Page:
Policy

Ohio legislation would add ‘death’ to duties of physician assistants

A bill introduced in Ohio’s House of Representatives would add to the duties of physician assistants and give  them the authority to determine and pronounce a patient’s death. The newly introduced healthcare legislation, House Bill 284, is similar to a bill passed overwhelmingly by the House in the previous legislative session that gave the same […]

A bill introduced in Ohio’s House of Representatives would add to the duties of physician assistants and give  them the authority to determine and pronounce a patient’s death.

The newly introduced healthcare legislation, House Bill 284, is similar to a bill passed overwhelmingly by the House in the previous legislative session that gave the same right to registered nurses. The RN bill didn’t make it to a vote in the Senate.

The new Ohio legislation places several restrictions on physician assistants’ (PAs) right to pronounce death and only allows them  to do so when a patient’s “respiratory and circulatory functions are not being artificially sustained,” according to the bill.

In addition, PAs would be limited to pronouncing death in nursing homes, hospices and residential facilities, which means  they wouldn’t have the right to do so in hospitals.

PAs would be required to notify the patient’s doctor of the death “within a reasonable period of time” after pronouncing and determining death, but that’s not good enough for the state’s largest doctors’ group. The Ohio State Medical Association (OSMA) objected to the similar RN proposal because it didn’t require immediate notification of doctors.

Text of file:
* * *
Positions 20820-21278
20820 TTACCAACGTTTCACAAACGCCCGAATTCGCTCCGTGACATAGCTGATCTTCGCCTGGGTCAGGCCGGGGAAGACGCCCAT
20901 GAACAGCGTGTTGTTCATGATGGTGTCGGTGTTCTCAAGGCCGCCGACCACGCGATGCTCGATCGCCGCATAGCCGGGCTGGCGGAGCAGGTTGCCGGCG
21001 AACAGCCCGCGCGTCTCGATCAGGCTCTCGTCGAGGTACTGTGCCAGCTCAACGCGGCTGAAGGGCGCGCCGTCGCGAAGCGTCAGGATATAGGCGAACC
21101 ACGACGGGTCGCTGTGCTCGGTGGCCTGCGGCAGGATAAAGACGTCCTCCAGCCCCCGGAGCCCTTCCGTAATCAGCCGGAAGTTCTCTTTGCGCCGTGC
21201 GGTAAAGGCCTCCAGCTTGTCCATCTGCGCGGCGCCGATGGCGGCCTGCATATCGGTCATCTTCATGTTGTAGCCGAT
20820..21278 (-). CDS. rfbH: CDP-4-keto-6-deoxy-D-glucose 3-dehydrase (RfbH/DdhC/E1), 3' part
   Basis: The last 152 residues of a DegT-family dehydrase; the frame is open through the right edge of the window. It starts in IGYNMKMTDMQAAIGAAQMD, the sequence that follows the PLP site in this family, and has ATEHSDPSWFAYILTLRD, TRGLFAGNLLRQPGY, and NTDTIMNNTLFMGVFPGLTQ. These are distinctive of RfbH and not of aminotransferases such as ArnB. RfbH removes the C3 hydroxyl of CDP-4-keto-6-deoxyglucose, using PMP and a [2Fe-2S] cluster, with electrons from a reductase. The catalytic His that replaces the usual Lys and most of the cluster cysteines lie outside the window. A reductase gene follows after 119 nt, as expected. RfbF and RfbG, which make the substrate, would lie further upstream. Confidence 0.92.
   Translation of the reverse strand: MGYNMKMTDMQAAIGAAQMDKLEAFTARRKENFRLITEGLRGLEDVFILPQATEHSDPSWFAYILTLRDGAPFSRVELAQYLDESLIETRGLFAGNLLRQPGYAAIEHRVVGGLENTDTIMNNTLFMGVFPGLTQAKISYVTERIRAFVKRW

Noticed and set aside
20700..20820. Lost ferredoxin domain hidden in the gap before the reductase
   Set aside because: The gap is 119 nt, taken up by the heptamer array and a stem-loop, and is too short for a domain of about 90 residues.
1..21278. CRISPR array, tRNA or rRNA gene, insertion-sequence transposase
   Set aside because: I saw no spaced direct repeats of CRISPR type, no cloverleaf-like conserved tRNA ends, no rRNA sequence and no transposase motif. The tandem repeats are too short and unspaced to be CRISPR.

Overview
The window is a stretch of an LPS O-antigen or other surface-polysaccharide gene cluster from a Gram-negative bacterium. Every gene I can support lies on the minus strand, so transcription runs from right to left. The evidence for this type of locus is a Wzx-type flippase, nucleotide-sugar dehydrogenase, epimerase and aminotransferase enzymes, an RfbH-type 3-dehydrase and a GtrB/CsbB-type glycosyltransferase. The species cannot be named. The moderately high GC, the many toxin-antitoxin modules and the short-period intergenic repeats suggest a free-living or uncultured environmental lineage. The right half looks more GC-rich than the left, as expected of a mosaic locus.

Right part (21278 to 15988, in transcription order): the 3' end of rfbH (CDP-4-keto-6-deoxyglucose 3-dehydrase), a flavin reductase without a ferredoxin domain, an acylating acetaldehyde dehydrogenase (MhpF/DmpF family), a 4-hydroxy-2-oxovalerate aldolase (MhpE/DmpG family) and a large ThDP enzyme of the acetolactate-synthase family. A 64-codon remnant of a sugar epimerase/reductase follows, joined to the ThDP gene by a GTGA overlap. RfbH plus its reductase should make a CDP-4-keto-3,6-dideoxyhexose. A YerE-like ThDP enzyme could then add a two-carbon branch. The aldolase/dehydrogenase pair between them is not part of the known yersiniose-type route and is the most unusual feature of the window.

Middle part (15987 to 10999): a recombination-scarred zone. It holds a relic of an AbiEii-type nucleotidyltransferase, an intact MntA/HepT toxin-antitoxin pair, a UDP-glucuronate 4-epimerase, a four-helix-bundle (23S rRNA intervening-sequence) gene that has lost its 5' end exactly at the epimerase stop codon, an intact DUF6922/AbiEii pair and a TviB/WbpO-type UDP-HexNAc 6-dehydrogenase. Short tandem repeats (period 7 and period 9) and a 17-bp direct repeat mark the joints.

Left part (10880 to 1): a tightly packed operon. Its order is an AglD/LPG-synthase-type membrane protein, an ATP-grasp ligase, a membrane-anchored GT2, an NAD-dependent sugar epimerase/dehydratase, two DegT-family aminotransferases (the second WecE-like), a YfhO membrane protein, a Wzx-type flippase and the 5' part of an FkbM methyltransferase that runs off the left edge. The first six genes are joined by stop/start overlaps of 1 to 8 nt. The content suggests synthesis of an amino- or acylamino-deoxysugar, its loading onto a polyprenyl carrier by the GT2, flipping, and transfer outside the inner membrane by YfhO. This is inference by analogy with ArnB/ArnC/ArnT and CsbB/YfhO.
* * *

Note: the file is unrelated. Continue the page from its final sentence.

Reached today, spokesman Jason Koma reiterated OSMA’s objection to the lack of immediacy in the proposal.  Nonetheless, OSMA expressed willingness to work with the legislation’s backers in the hopes of coming up with a new version that’s more palatable to the doctors’ group.

“Despite the OSMA’s opposition to this legislation, we look forward to working with the sponsors and proponents to develop an alternative solution to this proposal that provides the flexibility PAs seek so that more efficient patient care may be provided while, at the same time, maintaining the appropriate safeguards to ensure patient safety,” Koma said.

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The Ohio Nurses Association  (ONA) is still reviewing the proposal and hasn’t taken a position on it, said Jennifer Price, ONA’s director of health policy. Price said the PA bill is “much broader” than last year’s RN death pronouncement legislation, in that it expands a PA’s scope of practice, adds immunity provisions and allows PAs to be Medicaid providers at the 100 percent reimbursement level.

“Given the variety of issues raised in HB 284, I believe it is likely that several groups will  want to weigh in on the legislation as it moves through the legislature,” she said.

The bill was sponsored by Rep. Anne Gonzeles, R-Westerville,  and Rep. Tom Letson, D-Warren.